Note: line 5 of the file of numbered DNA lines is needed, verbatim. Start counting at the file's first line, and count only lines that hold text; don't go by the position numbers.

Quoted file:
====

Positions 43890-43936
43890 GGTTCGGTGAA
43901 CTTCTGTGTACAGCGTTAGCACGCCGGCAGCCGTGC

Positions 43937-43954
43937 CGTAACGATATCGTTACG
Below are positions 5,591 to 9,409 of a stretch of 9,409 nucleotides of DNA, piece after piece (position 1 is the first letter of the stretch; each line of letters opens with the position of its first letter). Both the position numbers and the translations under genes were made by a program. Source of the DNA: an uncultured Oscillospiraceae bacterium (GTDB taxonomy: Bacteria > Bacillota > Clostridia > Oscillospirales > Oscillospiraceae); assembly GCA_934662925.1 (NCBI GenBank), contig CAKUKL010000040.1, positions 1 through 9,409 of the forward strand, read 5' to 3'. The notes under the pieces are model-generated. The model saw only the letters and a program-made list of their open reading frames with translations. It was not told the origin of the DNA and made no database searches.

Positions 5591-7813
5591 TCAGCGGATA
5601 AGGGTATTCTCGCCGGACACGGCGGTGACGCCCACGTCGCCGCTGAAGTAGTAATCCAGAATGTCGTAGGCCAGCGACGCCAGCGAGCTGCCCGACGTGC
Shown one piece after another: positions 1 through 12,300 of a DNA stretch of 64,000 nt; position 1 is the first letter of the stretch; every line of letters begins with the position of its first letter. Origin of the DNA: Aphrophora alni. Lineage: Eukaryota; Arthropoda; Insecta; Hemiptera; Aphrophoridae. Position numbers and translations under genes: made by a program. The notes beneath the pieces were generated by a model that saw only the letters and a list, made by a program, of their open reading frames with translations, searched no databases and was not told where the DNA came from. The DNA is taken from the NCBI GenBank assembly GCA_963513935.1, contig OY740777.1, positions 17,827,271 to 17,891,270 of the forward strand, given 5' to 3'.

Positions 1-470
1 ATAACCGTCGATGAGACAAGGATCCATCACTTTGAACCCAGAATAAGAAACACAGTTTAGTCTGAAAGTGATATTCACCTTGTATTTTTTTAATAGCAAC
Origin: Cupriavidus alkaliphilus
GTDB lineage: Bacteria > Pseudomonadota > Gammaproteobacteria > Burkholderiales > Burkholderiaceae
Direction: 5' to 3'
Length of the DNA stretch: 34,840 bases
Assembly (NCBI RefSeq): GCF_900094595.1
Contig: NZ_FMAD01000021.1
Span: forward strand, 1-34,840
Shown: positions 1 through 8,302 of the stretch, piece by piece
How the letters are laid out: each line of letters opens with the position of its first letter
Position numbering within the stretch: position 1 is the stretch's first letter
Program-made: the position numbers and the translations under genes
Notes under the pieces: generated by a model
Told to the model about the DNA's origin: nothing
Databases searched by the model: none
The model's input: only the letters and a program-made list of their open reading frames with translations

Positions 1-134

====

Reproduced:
43937 CGTAACGATATCGTTACG